Manitou Cave of Fort Payne was dedicated Sept. 18 as a National Trail of Tears Historic Trail Certified Site and Interpretive Center in a ceremony attended by members of the Trail of Tears Association and guests visiting from across the nation.

The Fort Payne Chamber of Commerce held a ribbon-cutting ceremony with Manitou Cave of Alabama Founder, Director, and Steward Annette F. Reynolds, Chamber President Jennifer McCurdy and Fort Payne Mayor Brian Baine. The Alabama Humanities Alliance provided a grant to sponsor the event, which coincided with the Trail of Tears Association’s annual national conference.

The National Park Service National Historic Trail Office out of Santa Fe, New Mexico, granted the certification. Steve Black from the National Park Service presented certificates to the City of Fort Payne formally recognizing the city’s Trail of Tears sites.

Among the guests attending Saturday’s event was Joseph Joey Ross, a descendant of Andrew Ross, Chief George Lowery and Sequoyah who is a citizen of the Cherokee Nation of Oklahoma and traveled from Arizona. Linda Arthur opened the program with a flute prelude. Some of the invited out-of-state speakers and dignitaries were unable to attend due to COVID travel restrictions.

Shannon Smith, vice president at Tribal Connections Contracting, presented information about Sequoyah and his roots to the Willstown community on the 200th anniversary of the creation of his syllabary.

Reynolds spoke about the long and varied history of Manitou Cave, which was used by the Cherokees and Confederate miners during the Civil War, as a U.S. Defense fall-out shelter and as a popular “show cave” tourist attraction.

The cave formed 320 million years ago during the Paleozoic Mississippian era. Prior to 1838, it was used by the Cherokees during their settlement in Willstown, Reynolds said. The cave took its Manitou moniker from an Ojibwa Indian word that translates to “spirit.”

When the City of Fort Payne incorporated in 1888, Manitou Cave was purchased by the Fort Payne Coal & Iron Company and developed as a tourist attraction. The company constructed 18 interior wooden bridges, a wooden dance floor for hosting formal balls, a dam and railroad spur line to the cave. It stayed a perfect 58 degrees throughout the summer months.

After the boom went bust, Manitou Cave was purchased by the W.B. Raymond family in 1903. In the 1960s, it was redeveloped as a tourist attraction for traveling passing through Fort Payne. The landscaped park included a new concession and gift shop with Sequoia Redwood beams, a lake with dam and half-mile “show cave” with a path of underground lights, 450-feet of steel and wooden bridges and concrete steps indoors with a bridge and path outdoors.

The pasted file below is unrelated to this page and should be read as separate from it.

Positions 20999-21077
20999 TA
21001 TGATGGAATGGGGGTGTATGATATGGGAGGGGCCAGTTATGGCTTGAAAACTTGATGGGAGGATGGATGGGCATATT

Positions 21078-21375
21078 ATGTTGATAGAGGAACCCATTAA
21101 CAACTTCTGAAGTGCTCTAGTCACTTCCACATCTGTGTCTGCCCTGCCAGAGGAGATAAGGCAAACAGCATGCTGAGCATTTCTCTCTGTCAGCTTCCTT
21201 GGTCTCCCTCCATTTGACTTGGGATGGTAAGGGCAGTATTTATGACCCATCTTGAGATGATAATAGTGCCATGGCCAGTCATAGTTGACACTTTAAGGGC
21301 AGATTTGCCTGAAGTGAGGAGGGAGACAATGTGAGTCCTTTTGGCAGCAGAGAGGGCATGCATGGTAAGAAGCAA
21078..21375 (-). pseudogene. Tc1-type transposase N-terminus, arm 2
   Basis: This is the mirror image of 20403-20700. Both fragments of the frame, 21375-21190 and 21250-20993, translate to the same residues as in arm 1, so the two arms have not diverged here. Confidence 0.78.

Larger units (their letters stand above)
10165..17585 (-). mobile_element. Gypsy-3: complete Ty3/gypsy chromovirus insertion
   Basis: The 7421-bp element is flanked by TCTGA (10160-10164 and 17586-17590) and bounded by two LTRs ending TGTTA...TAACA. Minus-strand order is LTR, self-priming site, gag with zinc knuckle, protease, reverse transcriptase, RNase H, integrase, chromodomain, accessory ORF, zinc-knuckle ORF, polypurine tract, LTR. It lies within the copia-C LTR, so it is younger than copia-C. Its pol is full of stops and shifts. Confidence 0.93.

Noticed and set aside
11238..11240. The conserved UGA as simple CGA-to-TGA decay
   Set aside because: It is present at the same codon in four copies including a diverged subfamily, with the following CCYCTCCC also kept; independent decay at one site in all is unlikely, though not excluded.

Mayor Baine recalled touring the cave on a class field trip while attending elementary school in Fort Payne.

Tourism declined in 1962 as Interstate 59 opened. Local dentist Stephen Brewer bought the cave in 1975 and the Alabama Register of Landmarks and Heritage listed it the following year. It closed to the public in 1979.

The cave, with walls lined with Cherokee inscriptions and English language graffiti dating back to the 1820s, fell derelict. Manitou was designated by the Alabama Trust for Historic Preservation and Alabama Historic Commission as a “Place in Peril.”

Reynolds formed and directed a non-profit organization, MCAL, Inc., in 2016 to purchase the 10-acre property and funds collected from anonymous donors and volunteers made it possible to add a cave gate to secure it from vandals. Reynolds said she has led educational group tours of the 10-acre property by appointment for thousands of people from 26 states and nine countries since 2015.

She thanked Jerome Carter, a neighboring landowner who helped eliminate the decades of overgrown invasive foliage and continues to rehabilitate and keep the property maintained.

The site is not open all the time to the public, but only for group tours by appointment. Reynolds wants to further the knowledge and insight into the cave’s history for generations to come.

Sharon A. Freeman, former president of the Trail of Tears Association, Alabama Chapter and archaeologist, gave a presentation on the Trail of Tears and Willstown sites. Authors Larry Smith and Amy Kostine participated in a book signing while Landmarks of DeKalb, Inc. Executive Director Jessica Harper-Brown told the assembled crowd about her organization and its ongoing efforts to preserve local history.

Smith said Willstown grew in popularity among the tribes as pressure built from outside settlers moving into East Tennessee and Georgia, where any assembling of Cherokee leaders was outlawed.

“Northeast Alabama became a very inviting community for Cherokee people to settle. That’s where you get the mission school, businesses, homes and farms. They started new home places here, then they were removed during the Trail of Tears. They were displaced multiple times, so this is a place of extreme sadness. One of the things Manitou Cave can now do as a certified interpretive center is to be the hub for telling the story about Willstown,” Smith said.

She said she was dismayed while speaking at an Alabama magnet school when a student in the gifted class expressed confusion because he sincerely thought Native Americans were extinct.

“Places and opportunities like this are where telling the story becomes extremely central and important. Fort Payne can tell it through the schools and museums. The story of this place is important,” she said.

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